For decades now Los Angeles has been a natural place for New York dealers to set up a second shop. Early on, Pace and Luhring Augustine gave it a try, and more recently Matthew Marks, Michele Maccarone and Jeffrey Deitch have established roots, along with the Swiss mega-gallery Hauser & Wirth and, next in line, David Zwirner.
But these days the opposite is also happening, with California-grown galleries finding the means and motives to open up in New York—helped to some degree by pandemic-adjusted real estate prices. In May François Ghebaly opened a space on the Lower East Side with a group show featuring longtime gallery artists such as Neïl Beloufa, Kelly Akashi and Candice Lin. In October Nicodim Gallery opened up in SoHo to show the super-vivid, phantasmagoric paintings and sculptures of Cape Town-born, Los Angeles-based artist Simphiwe Ndzube.
And, in the highest-profile move yet, David Kordansky is currently renovating a space on West 20th Street in Chelsea, with plans to give Los Angeles artist Lauren Halsey her first solo gallery show in New York in the spring—before even bigger galleries sweep in to do the same, as they have for other Kordansky artists such as Mary Weatherford (Gagosian), Rashid Johnson (Hauser & Wirth) and Sam Gilliam (Pace).
“It makes a lot of sense to start with Lauren,” Kordansky says. “She is having this incredible moment where she has the Serpentine [Galleries, in London] and all these institutional exhibitions taking place outside of Los Angeles.”
In this way, Los Angeles galleries opening in New York is not so different from the reverse scenario. A bi-coastal expansion allows galleries to schedule more shows overall, give their artists more exposure, get to know a different set of collectors and museums on the ground and, in the case of in-demand artists such as Halsey, to maintain a valuable monopoly over the North American market. But the number of Los Angeles galleries going eastward these days also reflects their success in the artist-discovery business and their desire to be more than a stepping stone for artists on the rise.
Mihai Nicodim, who opened his Los Angeles gallery in 2006 and a branch in his native Bucharest in 2012, has built a reputation for introducing challenging and sometimes gnarly-looking new art, with an initial focus on Eastern Europe. “We have an amazing group of young artists, most of whom have never shown in New York,” he says, mentioning Isabelle Albuquerque, Mosie Romney and Devin B. Johnson as examples.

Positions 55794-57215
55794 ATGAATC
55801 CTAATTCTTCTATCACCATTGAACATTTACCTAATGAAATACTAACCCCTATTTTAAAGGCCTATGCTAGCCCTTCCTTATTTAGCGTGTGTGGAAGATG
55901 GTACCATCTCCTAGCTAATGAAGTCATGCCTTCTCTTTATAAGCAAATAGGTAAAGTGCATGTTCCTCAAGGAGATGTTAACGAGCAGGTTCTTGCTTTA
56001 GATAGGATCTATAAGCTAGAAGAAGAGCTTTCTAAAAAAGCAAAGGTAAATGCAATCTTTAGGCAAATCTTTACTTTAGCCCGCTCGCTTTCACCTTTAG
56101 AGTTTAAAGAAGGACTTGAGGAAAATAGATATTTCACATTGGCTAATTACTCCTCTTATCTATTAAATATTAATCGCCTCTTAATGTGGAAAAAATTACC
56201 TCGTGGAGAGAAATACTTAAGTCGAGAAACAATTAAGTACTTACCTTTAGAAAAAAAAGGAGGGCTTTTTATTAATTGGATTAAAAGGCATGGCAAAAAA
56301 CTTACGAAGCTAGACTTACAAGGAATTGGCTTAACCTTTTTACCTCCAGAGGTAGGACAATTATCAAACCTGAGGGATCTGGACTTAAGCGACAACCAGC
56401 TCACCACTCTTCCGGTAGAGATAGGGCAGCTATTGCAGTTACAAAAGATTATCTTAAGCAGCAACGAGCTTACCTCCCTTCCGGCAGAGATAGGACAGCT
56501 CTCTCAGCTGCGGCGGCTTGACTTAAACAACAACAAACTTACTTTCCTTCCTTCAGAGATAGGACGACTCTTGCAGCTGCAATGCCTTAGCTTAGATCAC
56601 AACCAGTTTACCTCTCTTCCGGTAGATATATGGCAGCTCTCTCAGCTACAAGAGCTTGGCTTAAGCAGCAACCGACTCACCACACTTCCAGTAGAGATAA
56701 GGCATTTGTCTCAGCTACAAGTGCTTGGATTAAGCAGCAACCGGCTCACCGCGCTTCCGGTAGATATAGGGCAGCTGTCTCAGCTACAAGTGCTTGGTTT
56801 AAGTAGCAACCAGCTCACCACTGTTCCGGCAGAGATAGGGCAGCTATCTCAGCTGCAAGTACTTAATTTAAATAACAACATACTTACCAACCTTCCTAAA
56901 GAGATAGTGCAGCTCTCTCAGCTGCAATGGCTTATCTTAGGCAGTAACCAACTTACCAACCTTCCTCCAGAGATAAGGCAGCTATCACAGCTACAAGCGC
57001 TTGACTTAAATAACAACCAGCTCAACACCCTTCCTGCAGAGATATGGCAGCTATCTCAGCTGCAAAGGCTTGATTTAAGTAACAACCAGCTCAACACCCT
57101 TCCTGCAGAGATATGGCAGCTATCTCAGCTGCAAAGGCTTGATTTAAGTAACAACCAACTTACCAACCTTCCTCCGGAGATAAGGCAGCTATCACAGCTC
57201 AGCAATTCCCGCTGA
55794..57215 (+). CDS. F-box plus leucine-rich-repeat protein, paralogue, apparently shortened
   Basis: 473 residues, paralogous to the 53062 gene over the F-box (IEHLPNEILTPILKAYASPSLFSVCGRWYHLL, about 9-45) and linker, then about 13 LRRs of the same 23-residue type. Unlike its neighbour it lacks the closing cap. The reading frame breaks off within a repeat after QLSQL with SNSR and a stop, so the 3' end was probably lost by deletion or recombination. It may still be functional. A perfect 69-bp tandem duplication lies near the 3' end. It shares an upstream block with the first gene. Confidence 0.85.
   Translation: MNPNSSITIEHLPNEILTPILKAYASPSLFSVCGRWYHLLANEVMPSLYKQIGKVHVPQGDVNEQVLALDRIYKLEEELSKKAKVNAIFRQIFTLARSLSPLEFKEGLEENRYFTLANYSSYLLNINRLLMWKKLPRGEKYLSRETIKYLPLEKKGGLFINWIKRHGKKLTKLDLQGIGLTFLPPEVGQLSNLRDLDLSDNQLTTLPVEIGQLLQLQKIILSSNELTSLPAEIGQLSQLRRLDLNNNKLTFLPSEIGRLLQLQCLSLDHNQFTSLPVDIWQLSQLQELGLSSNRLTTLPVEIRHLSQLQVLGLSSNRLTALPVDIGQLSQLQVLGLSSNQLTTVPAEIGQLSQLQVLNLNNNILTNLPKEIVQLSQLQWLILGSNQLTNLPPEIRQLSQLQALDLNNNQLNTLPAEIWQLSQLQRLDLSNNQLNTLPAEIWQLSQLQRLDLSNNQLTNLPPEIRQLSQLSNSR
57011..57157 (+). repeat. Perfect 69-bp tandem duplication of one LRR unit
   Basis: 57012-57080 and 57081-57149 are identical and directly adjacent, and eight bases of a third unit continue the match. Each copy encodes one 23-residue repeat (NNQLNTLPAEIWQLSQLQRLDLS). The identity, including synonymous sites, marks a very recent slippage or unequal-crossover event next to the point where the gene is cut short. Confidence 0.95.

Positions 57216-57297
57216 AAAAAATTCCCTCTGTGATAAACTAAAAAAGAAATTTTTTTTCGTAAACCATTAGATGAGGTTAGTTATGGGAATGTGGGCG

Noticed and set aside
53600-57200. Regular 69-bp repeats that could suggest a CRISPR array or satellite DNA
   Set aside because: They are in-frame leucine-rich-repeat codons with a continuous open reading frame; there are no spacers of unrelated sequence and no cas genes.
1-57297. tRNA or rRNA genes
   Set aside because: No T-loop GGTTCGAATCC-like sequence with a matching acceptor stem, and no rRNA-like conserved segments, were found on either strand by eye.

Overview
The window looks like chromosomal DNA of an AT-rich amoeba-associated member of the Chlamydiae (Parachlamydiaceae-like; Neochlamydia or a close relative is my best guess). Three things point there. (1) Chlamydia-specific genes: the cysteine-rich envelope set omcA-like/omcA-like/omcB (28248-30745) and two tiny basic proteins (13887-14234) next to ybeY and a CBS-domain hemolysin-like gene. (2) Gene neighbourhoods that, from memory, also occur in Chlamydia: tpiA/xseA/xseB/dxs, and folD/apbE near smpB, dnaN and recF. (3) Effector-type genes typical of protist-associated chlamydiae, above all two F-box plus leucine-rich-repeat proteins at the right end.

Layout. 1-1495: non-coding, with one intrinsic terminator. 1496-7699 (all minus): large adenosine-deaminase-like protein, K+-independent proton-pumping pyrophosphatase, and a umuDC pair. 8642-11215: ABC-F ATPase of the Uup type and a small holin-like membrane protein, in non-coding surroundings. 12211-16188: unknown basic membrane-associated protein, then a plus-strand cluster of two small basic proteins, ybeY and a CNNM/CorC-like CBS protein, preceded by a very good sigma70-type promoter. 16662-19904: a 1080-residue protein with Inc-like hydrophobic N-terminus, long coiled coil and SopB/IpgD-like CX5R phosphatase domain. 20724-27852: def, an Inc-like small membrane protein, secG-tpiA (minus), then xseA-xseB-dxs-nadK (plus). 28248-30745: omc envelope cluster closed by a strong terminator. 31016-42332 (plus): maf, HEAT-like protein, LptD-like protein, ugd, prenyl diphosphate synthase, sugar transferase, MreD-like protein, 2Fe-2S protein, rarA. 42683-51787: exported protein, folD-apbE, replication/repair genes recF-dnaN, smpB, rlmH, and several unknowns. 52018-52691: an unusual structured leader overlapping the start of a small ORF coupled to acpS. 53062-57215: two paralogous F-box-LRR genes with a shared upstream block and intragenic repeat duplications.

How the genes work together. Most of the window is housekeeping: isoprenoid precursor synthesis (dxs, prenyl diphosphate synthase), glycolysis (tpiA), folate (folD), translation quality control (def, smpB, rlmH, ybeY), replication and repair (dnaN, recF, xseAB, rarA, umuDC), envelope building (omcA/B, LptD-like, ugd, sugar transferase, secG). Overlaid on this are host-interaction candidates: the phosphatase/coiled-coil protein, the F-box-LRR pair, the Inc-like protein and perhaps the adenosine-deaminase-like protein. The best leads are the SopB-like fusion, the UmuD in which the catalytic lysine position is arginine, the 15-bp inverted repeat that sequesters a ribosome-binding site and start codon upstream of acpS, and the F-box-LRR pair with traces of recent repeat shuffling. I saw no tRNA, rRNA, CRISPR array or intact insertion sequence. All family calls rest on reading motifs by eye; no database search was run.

“Simphiwe is the cornerstone of our young programme: he’s been the calling card in a way when we want to meet young artists,” says Nicodim director Ben Lee Ritchie Handler. As for the October show, he said it sold out before it opened: “Simphiwe has a waitlist a mile long.”
Aiding and soliciting
Ghebaly too said that several artists in his programme—including Los Angeles painter-plus Sayre Gomez and French-Algerian multimedia artist Neïl Beloufa—were not represented yet in New York, though he noted wryly that a couple of his artists were solicited by New York gallerists as soon as news of his space there got around.
Ghebaly says he considered expanding to his native France, but New York won out in part because of the quality of the institutions and collections there. “I think the move is giving us the chance to work more closely and be in more constant dialogue with the best institutions in the country,” he says, adding, “Selling art at this moment is not difficult, it’s more a question of who we want to sell to.”
Dealers tell The Art Newspaper they believe the pandemic’s effect on commercial real estate made East Coast outposts more viable financially. “We found an incredible real estate opportunity and moved on it,” Kordansky says.
“I was not really well versed on real estate in New York but it was a manageable deal because we moved early [during Covid],” Ghebaly says.
Or, as Nicodim put it when asked if he found pandemic-era prices more feasible: “This is what I’m told. Everybody told me there are great opportunities in New York. [But] I don’t know. New York is not cheap but our gallery has grown, so we were in a position to expand.”